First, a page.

# For mario less comfortable, I did it correct but i do not understand the logic behind it

my code for mario less comfortable is correct. But I got the answer by trying out different value multiple times. And after I finally got the correct answer, I do not understand the logic behind it. My code looks like this:

I could not figure out why do k>i-n+1 and j

I'll try and explain this in the most beginner-friendly way possible. Take note that I did make some assumptions because you did not include the full code:

• The outer for loop first declares the integer variable named `i`. It's to run for as long as this value is less than another `int` named `n`. I assume that this variable states the total number of rows to be made, correct? And after each iteration, `i` will simply be added by 1, meaning that a row has been made.

• The first inner for loop declares an `int` named `k`. Now pay close attention, this is to run for as long as `k` is greater than `i`, the row number, minus `n`, which is the total number of rows, and added by 1 as an additional offset, because there is always one space in the first row. After which `k` will be decreased by 1, meaning that there is one less space, which is to be replaced by a pound sign. I assume that you already understand what the code inside does.

• Finally, the second inner for loop declares an `int` named `j`. This is pretty much the same as before, but with a few operator inversions since you increment by 1, and not -1 as with the loop before. This is to run until `j` is less than the row number added by 2 as an additional offset, because there are always 2 hashes in the first row. Now why not subtract it by `n`? This is because since you are counting up, there's basically no need to keep track of which row number you're supposed to be in, because `j` will already be equal to it in every iteration!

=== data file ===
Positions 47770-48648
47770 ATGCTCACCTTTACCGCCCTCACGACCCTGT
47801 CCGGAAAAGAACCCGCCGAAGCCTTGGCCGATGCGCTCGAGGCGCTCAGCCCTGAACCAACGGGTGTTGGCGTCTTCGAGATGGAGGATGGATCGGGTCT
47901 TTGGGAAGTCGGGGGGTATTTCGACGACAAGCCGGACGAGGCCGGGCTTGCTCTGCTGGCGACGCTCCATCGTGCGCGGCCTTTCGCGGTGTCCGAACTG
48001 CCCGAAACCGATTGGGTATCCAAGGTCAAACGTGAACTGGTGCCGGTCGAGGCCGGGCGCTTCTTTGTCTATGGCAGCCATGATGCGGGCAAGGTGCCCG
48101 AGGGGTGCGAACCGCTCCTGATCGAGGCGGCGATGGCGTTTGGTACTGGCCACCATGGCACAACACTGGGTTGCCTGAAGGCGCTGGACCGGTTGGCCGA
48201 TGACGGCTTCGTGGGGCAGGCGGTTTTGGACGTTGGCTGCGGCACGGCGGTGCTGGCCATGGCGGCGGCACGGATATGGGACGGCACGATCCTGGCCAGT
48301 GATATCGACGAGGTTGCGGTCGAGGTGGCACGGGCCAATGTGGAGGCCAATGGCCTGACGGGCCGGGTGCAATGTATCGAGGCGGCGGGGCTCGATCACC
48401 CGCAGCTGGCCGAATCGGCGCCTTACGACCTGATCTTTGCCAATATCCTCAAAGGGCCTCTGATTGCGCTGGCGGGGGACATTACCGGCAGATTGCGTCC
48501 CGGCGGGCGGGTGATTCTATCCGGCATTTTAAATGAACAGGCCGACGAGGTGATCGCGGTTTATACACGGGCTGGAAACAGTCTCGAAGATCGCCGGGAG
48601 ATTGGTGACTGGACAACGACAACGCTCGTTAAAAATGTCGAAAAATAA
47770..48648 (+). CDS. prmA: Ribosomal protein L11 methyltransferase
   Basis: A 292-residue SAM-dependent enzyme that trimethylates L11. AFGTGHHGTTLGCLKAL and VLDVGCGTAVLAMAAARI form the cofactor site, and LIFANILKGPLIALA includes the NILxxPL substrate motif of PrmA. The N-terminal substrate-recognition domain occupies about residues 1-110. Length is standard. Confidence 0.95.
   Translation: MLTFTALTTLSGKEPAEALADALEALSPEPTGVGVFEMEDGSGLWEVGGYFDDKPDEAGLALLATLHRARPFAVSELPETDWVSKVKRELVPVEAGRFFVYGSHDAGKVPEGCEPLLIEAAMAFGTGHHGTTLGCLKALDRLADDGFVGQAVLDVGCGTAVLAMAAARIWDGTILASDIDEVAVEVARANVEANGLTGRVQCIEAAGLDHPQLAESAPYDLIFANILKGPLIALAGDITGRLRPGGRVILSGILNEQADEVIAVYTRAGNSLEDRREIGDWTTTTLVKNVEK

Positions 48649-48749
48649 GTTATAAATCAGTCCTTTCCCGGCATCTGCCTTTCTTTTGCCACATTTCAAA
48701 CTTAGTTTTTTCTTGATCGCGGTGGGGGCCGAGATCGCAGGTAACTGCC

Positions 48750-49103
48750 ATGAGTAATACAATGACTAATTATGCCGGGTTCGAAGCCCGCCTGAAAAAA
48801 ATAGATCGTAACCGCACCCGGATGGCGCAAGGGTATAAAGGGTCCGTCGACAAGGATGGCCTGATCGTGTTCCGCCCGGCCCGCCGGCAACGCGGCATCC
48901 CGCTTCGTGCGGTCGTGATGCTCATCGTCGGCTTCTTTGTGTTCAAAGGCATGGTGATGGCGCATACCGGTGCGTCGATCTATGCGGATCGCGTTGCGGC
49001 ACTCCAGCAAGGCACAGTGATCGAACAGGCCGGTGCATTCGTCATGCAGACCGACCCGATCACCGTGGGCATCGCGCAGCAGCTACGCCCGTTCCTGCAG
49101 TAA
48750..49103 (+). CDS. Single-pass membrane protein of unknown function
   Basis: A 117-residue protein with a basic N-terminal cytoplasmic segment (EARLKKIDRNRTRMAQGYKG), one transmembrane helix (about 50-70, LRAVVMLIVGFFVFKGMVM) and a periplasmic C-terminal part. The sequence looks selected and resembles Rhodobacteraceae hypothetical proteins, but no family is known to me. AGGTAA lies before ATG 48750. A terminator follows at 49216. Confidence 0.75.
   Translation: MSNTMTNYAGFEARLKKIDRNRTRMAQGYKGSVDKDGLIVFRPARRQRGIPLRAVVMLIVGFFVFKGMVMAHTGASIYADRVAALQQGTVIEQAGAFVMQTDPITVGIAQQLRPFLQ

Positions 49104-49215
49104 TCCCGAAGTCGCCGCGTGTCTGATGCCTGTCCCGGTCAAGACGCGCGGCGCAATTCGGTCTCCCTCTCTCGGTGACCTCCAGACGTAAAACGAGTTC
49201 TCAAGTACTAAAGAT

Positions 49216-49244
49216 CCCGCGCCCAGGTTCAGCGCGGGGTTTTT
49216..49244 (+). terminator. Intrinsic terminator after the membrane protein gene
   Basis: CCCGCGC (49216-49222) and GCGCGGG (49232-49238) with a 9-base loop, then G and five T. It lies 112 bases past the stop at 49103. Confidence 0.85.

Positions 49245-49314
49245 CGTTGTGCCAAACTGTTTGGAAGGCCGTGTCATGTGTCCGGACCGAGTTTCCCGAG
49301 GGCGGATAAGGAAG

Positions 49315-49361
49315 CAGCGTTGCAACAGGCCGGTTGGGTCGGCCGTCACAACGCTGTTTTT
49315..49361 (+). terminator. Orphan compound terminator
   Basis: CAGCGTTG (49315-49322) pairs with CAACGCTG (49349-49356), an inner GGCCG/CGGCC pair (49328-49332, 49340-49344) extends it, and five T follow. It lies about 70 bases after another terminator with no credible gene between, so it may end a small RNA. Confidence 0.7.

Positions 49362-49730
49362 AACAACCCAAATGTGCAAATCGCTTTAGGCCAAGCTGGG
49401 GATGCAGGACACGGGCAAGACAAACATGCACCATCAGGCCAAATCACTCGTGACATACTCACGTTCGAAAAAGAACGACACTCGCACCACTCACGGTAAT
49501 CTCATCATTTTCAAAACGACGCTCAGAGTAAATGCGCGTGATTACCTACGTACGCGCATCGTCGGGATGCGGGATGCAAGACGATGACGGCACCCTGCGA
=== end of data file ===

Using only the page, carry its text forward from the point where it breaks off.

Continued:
Now, I don't expect you to completely understand this simplified explanation because I am typing this in text form. If you do want to truly visualize the logic, I suggest you use `debug50`. It's a super-helpful tool that's given to you by the course if you want to do some in-depth monitoring of how your code's doing. You're supposed to use that in week 2 though, so until you're accustomed to using it, you should proceed and come back when you've got the hang of it.

• Thank you for your answer! It helped me understand it more. I will definitely check out debug50!
– Issa
Jul 16 '18 at 18:10